Human rights play a distinctive role as a “moral touchstone” in international life today. Whether conceived of as a system of transnational rules for regulating state behavior, a standard for the reform of domestic institutions, or a collection of widespread customary international norms, different concepts of rights underlie contemporary expectations about life, personal security, health, education, work, fair treatment, and systems of government. Human rights violations are often perceived as threats to peace, and aspirations of people to be treated with dignity are commonly framed in the capacious language of human rights. Indeed, respect for human rights is now seen as a prerequisite for harmonious relations between peoples and states, good governance, and the well-being of individuals and communities. Yet human rights violations remain widespread. And the sheer scale of the human rights problem makes the challenge to build effective human rights protections especially daunting. International political institutions like the United Nations seem paralyzed when faced with massive atrocities, while many national governments are unwilling to take effective action to protect and promote human rights domestically and abroad. Today, no single government stands out as the champion of human rights.
Faced with this leadership vacuum, international human rights activists and some policy-makers have looked increasingly to courts as a centerpiece of strategies for promoting human rights. In the past decade, ad hoc international criminal tribunals—for the former Yugoslavia and Rwanda—have paved the way for such permanent institutions as the International Criminal Court. Regional supranational bodies (the European Court of Human Rights, the Inter-American Court of Human Rights, and the new African Court of Human and Peoples’ Rights) have been expanded. At the same time, domestic courts have increasingly been called upon to apply international human rights norms in holding individuals accountable for extraterritorial conduct, most notably through the Spanish prosecution of former Chilean dictator Augusto Pinochet and through prominent civil lawsuits brought in U.S. courts against human rights abusers under the Alien Tort Claims Act. Domestic courts are also now asked to evaluate the legality of their own government’s conduct by international standards, exemplified by recent U.S. Supreme Court cases involving everything from the juvenile death penalty to the rights afforded under the Geneva Conventions to post-September 11th detainees.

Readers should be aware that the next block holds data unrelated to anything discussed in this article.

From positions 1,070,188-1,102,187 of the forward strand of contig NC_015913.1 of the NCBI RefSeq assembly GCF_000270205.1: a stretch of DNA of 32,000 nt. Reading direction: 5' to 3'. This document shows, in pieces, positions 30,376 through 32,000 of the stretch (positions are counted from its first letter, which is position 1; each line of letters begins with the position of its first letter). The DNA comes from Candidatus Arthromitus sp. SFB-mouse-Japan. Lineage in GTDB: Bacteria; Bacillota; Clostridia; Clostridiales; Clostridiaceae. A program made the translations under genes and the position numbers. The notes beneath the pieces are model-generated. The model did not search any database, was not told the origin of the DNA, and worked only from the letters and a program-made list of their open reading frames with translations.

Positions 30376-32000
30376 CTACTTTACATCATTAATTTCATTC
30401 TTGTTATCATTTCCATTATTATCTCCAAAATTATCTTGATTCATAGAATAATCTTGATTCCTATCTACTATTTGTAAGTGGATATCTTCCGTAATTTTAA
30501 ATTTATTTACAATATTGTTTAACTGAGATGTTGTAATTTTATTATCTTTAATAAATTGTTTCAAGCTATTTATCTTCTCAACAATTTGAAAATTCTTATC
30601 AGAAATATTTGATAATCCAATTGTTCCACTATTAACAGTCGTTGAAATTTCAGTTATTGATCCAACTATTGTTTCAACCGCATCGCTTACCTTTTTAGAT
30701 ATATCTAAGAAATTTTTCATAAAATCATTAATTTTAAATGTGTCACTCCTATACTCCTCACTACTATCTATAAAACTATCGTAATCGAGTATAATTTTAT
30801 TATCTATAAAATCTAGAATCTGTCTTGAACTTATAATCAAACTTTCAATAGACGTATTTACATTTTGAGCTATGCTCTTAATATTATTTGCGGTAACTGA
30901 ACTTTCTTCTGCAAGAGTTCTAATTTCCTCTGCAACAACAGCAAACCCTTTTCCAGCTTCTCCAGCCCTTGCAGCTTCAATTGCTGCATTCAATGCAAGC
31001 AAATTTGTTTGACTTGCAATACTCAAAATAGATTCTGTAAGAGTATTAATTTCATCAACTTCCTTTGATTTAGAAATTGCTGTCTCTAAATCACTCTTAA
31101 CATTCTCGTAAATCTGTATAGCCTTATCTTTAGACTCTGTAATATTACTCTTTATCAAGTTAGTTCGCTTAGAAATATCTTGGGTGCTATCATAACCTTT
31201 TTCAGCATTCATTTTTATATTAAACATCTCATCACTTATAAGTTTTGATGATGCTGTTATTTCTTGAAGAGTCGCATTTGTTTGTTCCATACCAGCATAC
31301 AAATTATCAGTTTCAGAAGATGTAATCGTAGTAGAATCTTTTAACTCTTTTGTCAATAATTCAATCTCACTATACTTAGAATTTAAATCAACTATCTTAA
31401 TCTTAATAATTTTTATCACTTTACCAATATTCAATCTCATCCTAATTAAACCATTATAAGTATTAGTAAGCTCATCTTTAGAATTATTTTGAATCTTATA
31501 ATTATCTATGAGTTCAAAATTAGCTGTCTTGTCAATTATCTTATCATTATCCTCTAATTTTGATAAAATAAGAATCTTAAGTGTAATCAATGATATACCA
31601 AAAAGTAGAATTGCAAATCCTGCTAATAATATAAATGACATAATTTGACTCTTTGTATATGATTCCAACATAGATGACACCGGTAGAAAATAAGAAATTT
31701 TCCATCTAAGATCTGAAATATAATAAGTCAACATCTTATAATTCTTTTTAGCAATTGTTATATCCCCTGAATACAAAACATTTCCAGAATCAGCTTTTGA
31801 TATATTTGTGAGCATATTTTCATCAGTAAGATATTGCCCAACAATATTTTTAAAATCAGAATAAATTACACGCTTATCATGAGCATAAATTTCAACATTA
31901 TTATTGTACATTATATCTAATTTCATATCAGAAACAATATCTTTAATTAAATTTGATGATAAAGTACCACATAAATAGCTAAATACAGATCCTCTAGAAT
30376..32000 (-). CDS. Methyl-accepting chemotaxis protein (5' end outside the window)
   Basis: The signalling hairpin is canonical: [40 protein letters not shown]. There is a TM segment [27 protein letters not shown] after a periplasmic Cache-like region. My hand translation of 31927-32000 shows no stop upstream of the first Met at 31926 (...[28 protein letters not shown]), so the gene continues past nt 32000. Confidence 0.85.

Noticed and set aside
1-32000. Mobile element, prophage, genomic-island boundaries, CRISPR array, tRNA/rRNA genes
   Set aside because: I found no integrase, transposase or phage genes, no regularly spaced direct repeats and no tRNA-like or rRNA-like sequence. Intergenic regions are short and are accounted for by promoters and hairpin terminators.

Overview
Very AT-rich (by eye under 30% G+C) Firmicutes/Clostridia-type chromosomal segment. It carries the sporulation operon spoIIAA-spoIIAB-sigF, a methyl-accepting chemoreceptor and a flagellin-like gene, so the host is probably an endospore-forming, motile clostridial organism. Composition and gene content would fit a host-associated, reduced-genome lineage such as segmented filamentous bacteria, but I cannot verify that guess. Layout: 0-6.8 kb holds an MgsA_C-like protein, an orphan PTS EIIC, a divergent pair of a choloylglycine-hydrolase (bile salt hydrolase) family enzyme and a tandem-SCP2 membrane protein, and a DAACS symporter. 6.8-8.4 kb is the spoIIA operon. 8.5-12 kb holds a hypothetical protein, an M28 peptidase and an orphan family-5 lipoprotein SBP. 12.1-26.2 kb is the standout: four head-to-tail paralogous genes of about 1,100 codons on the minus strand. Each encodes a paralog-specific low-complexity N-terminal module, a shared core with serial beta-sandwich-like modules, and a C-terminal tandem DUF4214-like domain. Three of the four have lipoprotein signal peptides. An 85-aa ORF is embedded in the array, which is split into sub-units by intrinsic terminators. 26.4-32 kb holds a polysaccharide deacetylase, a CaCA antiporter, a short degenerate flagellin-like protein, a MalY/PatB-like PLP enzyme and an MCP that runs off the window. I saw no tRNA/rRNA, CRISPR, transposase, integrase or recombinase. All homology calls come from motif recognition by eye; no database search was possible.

Not only have courts been asked to be pivotal in the safeguarding of human rights, but hopes about larger roles have also been kindled. Today, courts-- whether they are international, regional or domestic-- are often expected not only to punish perpetrators in human rights cases and deter future abuses but also to provide a forum for the victims of mass atrocities, construct legitimate chronicles of truth, memory and history, explicate the religious and cultural significance of human rights violations, guide governments in crafting policy, and promote peace and security in the areas where atrocities have occurred.
But have we come to ask too much of courts? Can courts accomplish these multi-faceted and sometimes contradictory tasks? Are they as independent as legal scholars often assume, or as enmeshed in politics and subject to pressures of expediency as political scientists and historians contend? Should courts be a preferred human rights venue, or are there other more accessible and effective ways to secure human rights?
This multi-disciplinary, multi-year project seeks to address these questions about the role of courts in protecting and generating human rights through drawing on the theories and methods of legal scholars, political scientists, philosophers and historians working together. Our study will span countries, regions, issue areas and historical time to pursue our central concern: What can we reasonably expect from courts in safeguarding human rights, and what can we learn about the human rights project by reflecting on the role of courts in helping to define and realize new norms, rules and laws?